On the Road – God Bless the U.S.A.

Map for blog

Alice & Tango’s route so far – 4/23 to 5/14

I am just shy of three weeks on the road, about halfway through the trip. It has been great fun.  I think everyone should leave the safety of their home cocoon and get out in the world.  Despite the rather spooky presence of nearly identical shopping malls in every fair–sized hamlet, you can still catch the regional flavors that make this land a wonderful smorgasbord of ideas, ambitions, and realities.  How have we ever managed to hold it together for all these years?  Will we manage to keep it together in this current time?

Here in California you frequently hear a joking reference to seceding from the Union. With the seventh largest economy in the world, it could certainly survive on its own. No doubt the comments are similar to those uttered in the South 150 years ago, remarks  that ultimately led to the siege of Vicksburg, Mississippi where Tango and I stopped just a few weeks ago.

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Oklahoma City Memorial

And in Oklahoma City, Timothy McVeigh so hated the federation of the United States that he was willing to destroy hundreds of innocent lives in the name of some warped concept of a “white only” world that would rise up in answer to his atrocious act.

Make no mistake, there are problems in the U.S. of A.  Big ones. Poverty, both economic and spiritual, tops the list.  You can see the poverty, especially in the South. And even though our poorest souls have much more than many in the world at large they are still suffering. Telling them to give up their cell phones to buy health insurance really isn’t the answer.  And to be told that “no one dies from not having health insurance” is insulting. People will tolerate such treatment for only so long.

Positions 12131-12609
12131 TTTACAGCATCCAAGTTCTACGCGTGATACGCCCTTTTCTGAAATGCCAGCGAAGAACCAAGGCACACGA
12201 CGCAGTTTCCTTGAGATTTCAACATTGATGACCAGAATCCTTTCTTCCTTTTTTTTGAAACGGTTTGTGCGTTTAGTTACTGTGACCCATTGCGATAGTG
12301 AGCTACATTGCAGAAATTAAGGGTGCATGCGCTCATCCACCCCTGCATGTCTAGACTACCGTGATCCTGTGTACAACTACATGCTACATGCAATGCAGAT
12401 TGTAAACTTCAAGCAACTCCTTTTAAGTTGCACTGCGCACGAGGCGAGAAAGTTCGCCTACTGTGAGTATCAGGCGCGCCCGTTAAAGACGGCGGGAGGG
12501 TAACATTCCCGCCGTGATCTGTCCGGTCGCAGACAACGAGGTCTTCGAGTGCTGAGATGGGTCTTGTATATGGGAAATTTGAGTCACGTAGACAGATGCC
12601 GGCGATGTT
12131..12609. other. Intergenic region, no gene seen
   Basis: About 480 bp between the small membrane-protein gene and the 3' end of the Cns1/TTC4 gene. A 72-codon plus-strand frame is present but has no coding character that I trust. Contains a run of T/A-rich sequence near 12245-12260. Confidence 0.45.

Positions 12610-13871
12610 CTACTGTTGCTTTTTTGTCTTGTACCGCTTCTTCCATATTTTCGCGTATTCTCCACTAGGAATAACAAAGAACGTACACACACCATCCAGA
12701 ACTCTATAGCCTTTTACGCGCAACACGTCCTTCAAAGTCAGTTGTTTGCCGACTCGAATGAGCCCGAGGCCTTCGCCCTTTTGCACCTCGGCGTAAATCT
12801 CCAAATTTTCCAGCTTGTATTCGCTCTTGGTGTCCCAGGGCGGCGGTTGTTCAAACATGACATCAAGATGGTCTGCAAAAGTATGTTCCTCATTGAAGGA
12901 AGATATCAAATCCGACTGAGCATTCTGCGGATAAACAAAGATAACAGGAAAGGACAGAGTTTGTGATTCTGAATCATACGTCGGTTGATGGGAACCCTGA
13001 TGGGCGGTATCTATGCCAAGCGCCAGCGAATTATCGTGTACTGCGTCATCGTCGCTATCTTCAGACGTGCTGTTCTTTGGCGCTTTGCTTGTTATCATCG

We have entered one of those phases in history where the people must guide the democracy because, obviously, there is no leadership at the top.  The corruption is mammoth in scale and must be removed.  It is our job, as citizens, to set the ship of state right again. And from what I have seen on this trip and in the news, the people are ready. ❧

On the Road – Day 4

Grace2One of my favorite TV series is “Saving Grace.” (It originally aired on TNT 2007-2010 and is now available on Netflix.)  Holly Hunter plays an Oklahoma City detective named Grace who is visited by Earl, a lovable angel.  Grace is a nice twist on the prostitute with a heart of gold.  She sleeps around, drinks too much, and is a wicked jokester but she’s also ethical and a good cop.

A major story line is the bombing of the Oklahoma City federal building in 1995. Grace’s sister died in the blast but it should have been Grace, who was too hung-over to go down to the Social Security Office and apply for her nephew’s card. Now Grace is helping to raise the nephew and they have frequent talks about the bombing.  And they visit the memorial park that was constructed on the site of the bombing.